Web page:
“We certainly would prefer not to raise rates at all but this is a budget we can be proud of as thoughtful, progressive, and sound,” said Board member Matt de Ferranti.
While the Board restored a pair of arts positions — cuts that would have affected theater programs in the county — it asked the County Manager to study those positions and the county’s arts programs in general prior to the next annual budget. Vice Chair Libby Garvey said that libraries should also be studied.
“[I’m] hoping in this next year… we take kind of a holistic view of libraries, and what we want libraries to be in our community, what role we want them to play,” she said.
There was hopeful talk on the dais about the effects of Amazon’s new Arlington presence.
“Happily the commercial vacancy rate is getting a little better,” Garvey said, adding that “obviously Amazon helps that a lot.”
In Arlington, roughly half of county revenue comes from commercial real estate and businesses.
The FY 2020 budget helps to shape a community “that a company like Amazon wants to come to,” said Gutshall. “And when they come they help our commercial [real estate] assessments that did the most of the work in bridging the gap this year.”
The full Arlington County press release on the budget’s passage, after the jump.
A new makerspace has arrived in Arlington — in a library.
Arlington Public Library announced today (Tuesday) that their new makerspace is now open in the Ballston Central Library on 1015 N. Quincy Street.
Called “The Shop,” the free makerspace comes equipped with wood working tools, soldering irons, circuit parts and Raspberry Pi for coding projects, Wacom tablets and pens, 3D printers, Cameo cutters, sewing machines, tools for sewing, among other tools.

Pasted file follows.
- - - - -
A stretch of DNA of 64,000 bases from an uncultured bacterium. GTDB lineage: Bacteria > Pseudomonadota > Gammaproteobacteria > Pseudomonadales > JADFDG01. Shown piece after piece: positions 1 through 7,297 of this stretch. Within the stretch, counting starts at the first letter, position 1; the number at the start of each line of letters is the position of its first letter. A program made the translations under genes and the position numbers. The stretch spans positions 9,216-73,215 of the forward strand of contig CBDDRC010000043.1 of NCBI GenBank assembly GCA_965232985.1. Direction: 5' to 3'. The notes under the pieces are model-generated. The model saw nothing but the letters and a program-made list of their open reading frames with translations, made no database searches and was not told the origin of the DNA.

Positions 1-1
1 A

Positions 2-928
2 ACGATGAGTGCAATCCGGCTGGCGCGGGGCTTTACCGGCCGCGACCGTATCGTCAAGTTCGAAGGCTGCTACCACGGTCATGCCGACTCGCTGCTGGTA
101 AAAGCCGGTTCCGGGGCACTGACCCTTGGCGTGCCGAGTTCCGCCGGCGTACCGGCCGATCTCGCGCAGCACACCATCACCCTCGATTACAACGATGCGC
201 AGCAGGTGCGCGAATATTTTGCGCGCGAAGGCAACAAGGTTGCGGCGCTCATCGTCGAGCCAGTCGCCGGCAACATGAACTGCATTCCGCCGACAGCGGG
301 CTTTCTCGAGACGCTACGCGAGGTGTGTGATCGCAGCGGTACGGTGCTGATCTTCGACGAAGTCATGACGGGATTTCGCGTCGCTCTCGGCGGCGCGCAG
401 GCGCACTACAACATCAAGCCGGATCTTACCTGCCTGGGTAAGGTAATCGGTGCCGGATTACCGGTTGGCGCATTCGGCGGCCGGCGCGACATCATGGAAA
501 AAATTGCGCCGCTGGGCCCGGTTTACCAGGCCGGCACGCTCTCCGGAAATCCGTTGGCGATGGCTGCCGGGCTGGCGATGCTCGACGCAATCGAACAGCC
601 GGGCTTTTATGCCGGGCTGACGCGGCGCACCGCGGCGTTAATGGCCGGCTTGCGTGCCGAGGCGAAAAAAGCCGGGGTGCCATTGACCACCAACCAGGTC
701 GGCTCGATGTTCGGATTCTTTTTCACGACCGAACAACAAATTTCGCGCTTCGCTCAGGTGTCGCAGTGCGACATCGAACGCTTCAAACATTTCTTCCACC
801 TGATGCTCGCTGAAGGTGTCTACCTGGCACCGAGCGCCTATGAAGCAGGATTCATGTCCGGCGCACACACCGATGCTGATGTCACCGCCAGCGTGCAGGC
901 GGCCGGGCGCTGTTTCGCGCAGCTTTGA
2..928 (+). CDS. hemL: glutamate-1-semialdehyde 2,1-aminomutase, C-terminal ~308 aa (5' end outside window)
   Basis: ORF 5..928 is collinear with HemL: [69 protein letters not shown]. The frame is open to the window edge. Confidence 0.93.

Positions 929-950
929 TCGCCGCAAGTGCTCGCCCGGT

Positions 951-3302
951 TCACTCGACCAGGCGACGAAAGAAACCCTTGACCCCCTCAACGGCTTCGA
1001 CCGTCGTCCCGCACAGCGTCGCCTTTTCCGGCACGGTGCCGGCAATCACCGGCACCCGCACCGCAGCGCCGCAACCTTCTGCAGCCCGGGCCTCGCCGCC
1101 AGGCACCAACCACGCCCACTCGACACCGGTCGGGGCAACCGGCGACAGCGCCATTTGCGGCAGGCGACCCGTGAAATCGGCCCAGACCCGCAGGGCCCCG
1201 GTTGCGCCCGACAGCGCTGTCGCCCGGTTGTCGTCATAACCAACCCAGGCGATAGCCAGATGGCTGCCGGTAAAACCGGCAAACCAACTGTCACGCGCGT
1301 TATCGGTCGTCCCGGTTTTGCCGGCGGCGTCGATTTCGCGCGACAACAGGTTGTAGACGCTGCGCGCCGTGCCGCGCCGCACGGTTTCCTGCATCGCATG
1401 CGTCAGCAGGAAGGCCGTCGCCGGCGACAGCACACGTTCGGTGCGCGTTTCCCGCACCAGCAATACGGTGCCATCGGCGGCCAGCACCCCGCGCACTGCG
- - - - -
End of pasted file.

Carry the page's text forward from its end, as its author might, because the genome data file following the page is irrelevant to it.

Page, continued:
“The Shop provides access to tools and software and is staffed with Maker mentors to help you get your project off the ground,” said Library Director Diane Kresh, who added that APL is “excited to promote the Maker movement and offer collaborative spaces to meet the evolving needs of our community.”
The Shop is divided between a workshop and tables where attendees can take classes. This week, makers will be teach participants how to upcycle jewelry and preserve movies on 8mm or VHS tapes. The Shop at least partially fills a gap created by the closure of Techshop in Crystal City in 2017.
Hours are Mondays through Thursdays from 2-6 p.m. and Saturdays from 1-5 p.m. with extended openings and children’s classes planned for the summer, staff say.
APL joins several a nationwide trend of libraries investing crafting spaces. D.C. Public Libraries offer three multi-media and fabrication labs.
“Libraries have a long history of reinventing themselves in order to stay relevant,” APL spokesman Henrik Sundqvist told ARLnow. “I think the maker movement is a perfect example of just that. to kind of encourage, play, experimentation and encourage critical thinking.”
APL previously announced plans to build a mobile lab later this year, to travel to different parts of the county.
“We’re going to ready in the fall,” Sundqvist said today. He noted the library wasn’t able to release details on the project yet.